After it was delayed three times to iron out issues, NASA’s Perseverance rover is slated on July 30 to head to Mars, where it will perform a number of tasks, including looking for fossilized evidence of extraterrestrial life.
The $2.1 billion rover will also come with the first helicopter, known as Ingenuity, that will let researchers understand the viability and potential of heavier-than-air vehicles on the Red Planet. NASA’s long-term goal is to send a manned mission to Mars in the 2030s.
Once Perseverance lands on Mars at the Jezero Crater on Feb. 18, 2021, it will join the still functioning Curiosity rover and the now-deceased Opportunity rover on the Red Planet.
Similar to its predecessors, Perseverance is being powered by a nuclear energy system known as Multi-Mission Radioisotope Thermoelectric Generator (MMRTG), thanks to the Department of Energy. However, using nuclear power isn’t anything new for NASA.
The National Nuclear Security Administration has “supported NASA missions for nearly 60 years,” Under Secretary for Nuclear Security and NNSA Administrator Lisa E. Gordon-Hagerty told Fox News.
“From preparing astronauts for cratered terrain to building boxes for moon rocks to providing electricity from nuclear sources, I’m proud to say that we’ve lent our unique expertise for exploration of the solar system,” Gordon-Hagerty added.
Fox News recently spoke to DOE Under Secretary for Science Paul Dabbar to discuss the department’s role in the Perseverance rover and he’s hoping from NASA’s latest launch.
These answers have been lightly edited for brevity and clarity.
Fox News: Talk a little about the DOE’s involvement with the Perseverance rover and how long that goes back.
Paul Dabbar: The Department’s Office of Nuclear Energy with Idaho National Laboratory, Los Alamos National Laboratory and Oak Ridge National Laboratory have supported the Mars 2020 mission since 2014 when they were tasked to construct the multi-mission radioisotope thermoelectric generator and its plutonium fuel to power the Perseverance rover. DOE’s partnership with NASA to provide radioisotope power systems goes back to the 1960s as part of the Apollo missions.
Fox News: I know the DOE is “powering” the rover using nuclear energy, the MMRTG system, but what are the benefits to that compared to other systems?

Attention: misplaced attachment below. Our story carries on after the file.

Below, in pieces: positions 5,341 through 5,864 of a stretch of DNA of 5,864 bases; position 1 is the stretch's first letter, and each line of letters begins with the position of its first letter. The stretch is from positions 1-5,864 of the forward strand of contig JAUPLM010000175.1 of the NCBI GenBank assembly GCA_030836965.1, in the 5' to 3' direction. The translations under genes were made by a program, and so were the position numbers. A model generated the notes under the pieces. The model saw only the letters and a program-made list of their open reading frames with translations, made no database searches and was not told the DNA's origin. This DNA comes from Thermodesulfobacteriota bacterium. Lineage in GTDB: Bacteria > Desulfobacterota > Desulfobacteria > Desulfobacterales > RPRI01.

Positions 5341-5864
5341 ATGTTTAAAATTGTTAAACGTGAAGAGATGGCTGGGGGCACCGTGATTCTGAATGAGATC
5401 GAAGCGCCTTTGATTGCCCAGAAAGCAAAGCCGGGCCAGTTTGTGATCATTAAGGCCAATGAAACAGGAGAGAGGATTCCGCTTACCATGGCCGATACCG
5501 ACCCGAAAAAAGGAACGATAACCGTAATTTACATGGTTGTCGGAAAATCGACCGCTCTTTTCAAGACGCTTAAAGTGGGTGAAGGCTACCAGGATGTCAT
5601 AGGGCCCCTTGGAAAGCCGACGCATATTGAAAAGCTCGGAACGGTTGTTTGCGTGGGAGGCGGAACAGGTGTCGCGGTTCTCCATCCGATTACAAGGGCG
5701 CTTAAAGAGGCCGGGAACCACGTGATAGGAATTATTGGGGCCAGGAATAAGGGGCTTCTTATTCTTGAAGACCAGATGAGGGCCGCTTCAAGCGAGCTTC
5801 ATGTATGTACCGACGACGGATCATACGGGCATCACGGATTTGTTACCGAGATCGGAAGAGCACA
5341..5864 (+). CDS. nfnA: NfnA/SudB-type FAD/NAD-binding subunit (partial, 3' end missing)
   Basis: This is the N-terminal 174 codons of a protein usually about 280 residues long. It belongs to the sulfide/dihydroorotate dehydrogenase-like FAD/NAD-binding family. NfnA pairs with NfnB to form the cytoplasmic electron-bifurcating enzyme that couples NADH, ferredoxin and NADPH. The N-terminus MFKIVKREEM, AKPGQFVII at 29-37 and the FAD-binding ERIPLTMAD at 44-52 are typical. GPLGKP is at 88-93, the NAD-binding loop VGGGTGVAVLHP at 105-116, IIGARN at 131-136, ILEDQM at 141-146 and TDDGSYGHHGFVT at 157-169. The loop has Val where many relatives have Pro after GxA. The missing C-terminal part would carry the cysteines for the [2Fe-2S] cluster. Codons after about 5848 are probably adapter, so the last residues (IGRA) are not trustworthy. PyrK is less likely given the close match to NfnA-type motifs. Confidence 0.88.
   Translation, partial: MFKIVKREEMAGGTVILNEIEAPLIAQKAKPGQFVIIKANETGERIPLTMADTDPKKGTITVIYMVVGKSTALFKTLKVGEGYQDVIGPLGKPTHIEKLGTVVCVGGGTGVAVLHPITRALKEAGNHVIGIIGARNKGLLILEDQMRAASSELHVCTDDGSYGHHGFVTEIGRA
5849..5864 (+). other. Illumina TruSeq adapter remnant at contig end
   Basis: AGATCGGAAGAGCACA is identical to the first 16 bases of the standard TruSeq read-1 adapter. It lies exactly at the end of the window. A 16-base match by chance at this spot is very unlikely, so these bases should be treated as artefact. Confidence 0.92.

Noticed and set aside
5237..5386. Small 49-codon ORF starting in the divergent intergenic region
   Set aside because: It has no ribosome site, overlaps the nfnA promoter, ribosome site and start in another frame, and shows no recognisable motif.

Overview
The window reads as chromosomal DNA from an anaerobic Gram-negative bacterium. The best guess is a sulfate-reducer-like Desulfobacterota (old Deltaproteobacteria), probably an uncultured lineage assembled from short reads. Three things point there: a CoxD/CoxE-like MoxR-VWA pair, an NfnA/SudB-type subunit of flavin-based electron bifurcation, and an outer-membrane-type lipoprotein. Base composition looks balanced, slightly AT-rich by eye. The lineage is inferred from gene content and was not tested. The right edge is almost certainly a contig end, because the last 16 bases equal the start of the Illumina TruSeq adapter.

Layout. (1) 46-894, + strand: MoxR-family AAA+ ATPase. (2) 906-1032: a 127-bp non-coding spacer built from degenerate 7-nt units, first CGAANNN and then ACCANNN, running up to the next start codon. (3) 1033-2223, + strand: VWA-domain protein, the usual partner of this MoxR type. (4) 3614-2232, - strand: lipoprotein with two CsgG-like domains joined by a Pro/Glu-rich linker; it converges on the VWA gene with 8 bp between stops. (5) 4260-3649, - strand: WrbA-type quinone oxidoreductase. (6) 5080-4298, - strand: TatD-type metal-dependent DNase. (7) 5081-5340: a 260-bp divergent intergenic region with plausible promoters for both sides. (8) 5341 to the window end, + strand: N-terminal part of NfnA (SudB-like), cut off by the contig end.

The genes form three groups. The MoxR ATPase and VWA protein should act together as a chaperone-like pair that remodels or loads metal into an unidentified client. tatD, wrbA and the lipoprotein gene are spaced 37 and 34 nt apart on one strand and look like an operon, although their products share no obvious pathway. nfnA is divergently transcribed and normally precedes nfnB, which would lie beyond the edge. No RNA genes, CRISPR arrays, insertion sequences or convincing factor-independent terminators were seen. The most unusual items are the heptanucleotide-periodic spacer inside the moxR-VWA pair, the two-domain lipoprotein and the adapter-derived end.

Dabbar: Radioisotope power systems provide unique benefits over other power because they provide a steady power source in parts of the solar system that are dark or dusty. RPS have a proven track record of exceeding mission life. A great example are the previous Mars rovers – Spirit, Opportunity and Curiosity. Spirit and Opportunity used Radioisotope Heater Units with a mission life of 7 and 14 years respectively, significantly longer than the 3-month primary mission lifetime. Curiosity is powered with an MMRTG and is still going strong 7 years, over 3 times the primary mission timeline. The two longest-operating radioisotope power system missions are Voyager I and II, which are still in operation 43 years later.
Fox News: Perseverance has several tasks, including looking for fossilized remnants of extraterrestrial life, as well as looking at mineral composition of the rock and soil on the Red Planet. Are there any specific tools the DOE has given NASA to help complete these tasks?
Dabbar: The SuperCam was designed, built and tested at DOE’s Los Alamos National Laboratory in partnership with the French space agency, Centre national d’études spatiales. SuperCam uses laser-induced breakdown spectroscopy to study mineral composition, hardness and texture of Martian rocks and soils and will search for organic compounds related to Mars’ geologic past.
Fox News: Is there anything specifically you’re hoping will come out of the rover’s findings and how that could potentially help us on Earth?
Dabbar: Scientific user facilities supported by DOE’s Office of Science have been invaluable in supporting the characterization of materials returned from NASA space missions. This includes using X-ray and electron imaging to study the form and shape of rock samples and various spectroscopy techniques to reveal the chemical composition. The Perseverance rover will be collecting samples during the mission that could be returned to Earth in the future for further analysis, ultimately contributing to the mission’s science goals of improving our understanding of Martian geology and looking for signs of ancient Martian life.